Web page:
Instagram Your Way To Year-End: Four Tips For Fundraisers

A recent study by Forrester looked at more than 3 million user interactions with more than 2,500 branded posts across seven social networks. And while six of those social networks generated an engagement rate of less than 0.1%, one did remarkably well: Instagram. The photo-driven platform generated a 4.21% per-follower engagement rate—or about 58 and 120 times more than Facebook and Twitter respectively.

It can be easy to overlook Instagram during year-end fundraising season, though. Case in point: Instagram doesn’t support external links anywhere outside of a user’s profile (which developers have no intention of changing), which can make it both clumsy and frustrating for organizations trying to drive traffic to a donation page.

These same constraints make for an effortless (read: attractive) user experience—and such a high engagement rate is undeniably compelling. What can organizations do to turn Instagram engagement into year-end traffic? Here are a few tips.

1. Put a face on fundraising.

Your supporters are inundated with asks during year-end. Is there a way to make your appeal feel more personal? Serve up behind-the-scenes moments from your employees and volunteers that resonate in a new way with potential donors. Let those who have given in the past inspire others by sharing their images, quotes, or videos. And most importantly, let the communities you serve express why your work matters, as Habitat for Humanity did.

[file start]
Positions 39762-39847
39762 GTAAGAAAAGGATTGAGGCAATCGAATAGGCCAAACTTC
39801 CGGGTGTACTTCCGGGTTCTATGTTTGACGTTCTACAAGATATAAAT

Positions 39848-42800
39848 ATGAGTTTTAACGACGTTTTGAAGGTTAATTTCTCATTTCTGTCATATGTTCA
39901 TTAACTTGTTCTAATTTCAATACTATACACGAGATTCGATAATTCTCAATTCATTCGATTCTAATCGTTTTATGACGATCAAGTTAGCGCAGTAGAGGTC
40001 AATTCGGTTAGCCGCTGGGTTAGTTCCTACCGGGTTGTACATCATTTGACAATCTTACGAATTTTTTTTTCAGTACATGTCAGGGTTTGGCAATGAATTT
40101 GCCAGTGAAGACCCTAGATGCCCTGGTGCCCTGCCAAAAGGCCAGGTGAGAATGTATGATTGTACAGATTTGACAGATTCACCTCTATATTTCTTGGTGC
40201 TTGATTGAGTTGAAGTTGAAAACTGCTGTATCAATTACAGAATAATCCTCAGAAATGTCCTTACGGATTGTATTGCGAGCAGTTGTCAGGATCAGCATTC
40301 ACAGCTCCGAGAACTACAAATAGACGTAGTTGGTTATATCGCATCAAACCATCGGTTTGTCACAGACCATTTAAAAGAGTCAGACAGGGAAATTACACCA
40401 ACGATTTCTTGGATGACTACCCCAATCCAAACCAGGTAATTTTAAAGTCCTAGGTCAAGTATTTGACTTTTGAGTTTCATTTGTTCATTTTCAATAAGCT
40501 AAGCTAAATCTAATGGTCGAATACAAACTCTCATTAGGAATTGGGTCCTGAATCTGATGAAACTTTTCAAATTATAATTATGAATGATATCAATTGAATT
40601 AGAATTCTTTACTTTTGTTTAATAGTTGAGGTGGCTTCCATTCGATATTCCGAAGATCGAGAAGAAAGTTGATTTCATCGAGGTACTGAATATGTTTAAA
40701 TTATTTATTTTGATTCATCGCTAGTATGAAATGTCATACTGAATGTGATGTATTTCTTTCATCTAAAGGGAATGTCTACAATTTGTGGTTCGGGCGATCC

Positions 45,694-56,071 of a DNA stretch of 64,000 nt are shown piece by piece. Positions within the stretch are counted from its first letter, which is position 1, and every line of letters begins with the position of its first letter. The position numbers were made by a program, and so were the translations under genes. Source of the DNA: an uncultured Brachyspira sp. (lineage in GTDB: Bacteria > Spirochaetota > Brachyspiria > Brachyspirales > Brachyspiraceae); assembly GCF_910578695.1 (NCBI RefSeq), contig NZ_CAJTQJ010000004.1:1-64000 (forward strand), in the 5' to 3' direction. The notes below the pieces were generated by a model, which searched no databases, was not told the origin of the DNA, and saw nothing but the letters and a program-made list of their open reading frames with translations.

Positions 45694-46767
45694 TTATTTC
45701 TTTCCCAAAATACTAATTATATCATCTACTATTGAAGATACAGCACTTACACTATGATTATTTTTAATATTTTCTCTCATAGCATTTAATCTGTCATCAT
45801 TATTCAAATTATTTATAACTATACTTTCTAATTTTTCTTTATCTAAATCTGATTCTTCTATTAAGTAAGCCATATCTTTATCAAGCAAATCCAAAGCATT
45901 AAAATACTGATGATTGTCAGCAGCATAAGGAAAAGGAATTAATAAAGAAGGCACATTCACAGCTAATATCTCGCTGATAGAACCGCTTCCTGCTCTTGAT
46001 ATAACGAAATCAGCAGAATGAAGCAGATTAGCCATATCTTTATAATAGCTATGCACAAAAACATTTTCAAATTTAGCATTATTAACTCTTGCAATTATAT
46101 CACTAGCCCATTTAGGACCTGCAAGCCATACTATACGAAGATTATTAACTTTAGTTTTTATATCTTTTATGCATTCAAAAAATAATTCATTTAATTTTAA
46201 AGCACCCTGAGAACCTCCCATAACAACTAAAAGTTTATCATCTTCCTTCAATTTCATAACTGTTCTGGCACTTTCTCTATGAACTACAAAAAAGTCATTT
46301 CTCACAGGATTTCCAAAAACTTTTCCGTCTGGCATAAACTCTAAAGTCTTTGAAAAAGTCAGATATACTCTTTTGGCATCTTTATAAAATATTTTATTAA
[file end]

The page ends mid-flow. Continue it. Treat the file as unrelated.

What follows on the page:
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#WeBuild homes that change the lives of families in communities around the world.

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2. Think beyond a single frame.

Think outside the constraints of a single image and take advantage of native features, like tiling. With the “Long Drive Home” campaign, Mazda created a row-by-row journey with its cars and supporters as stars. Highly-detailed, tag-rich images captured a bit of attention individually, but the bigger payoff came in viewing the entire tableau in one place, as below. Incidentally, that meant visiting Mazda’s profile page, which included an external link to the brand’s site.

3. Find new ways to direct traffic to your site.

Driving Instagram followers towards an outside page can be tricky, but it’s not impossible. IKEA got creative and developed Instagram’s first-ever catalogue. The Russian campaign involved a central profile, as well as 32 connected accounts, one for each piece of furniture in a newly launched collection. By tagging each item’s account in the photo, and including the item’s unique URL in its profile info, IKEA effectively turned Instagram into a funnel for e-commerce.

4. Measure your progress.

While Instagram doesn’t have a native analytics tools (yet), outside sites like Iconosquare can help you identify what content receives the most engagement. Check in on your own site’s analytics, too, to see how much traffic you’re getting from the platform.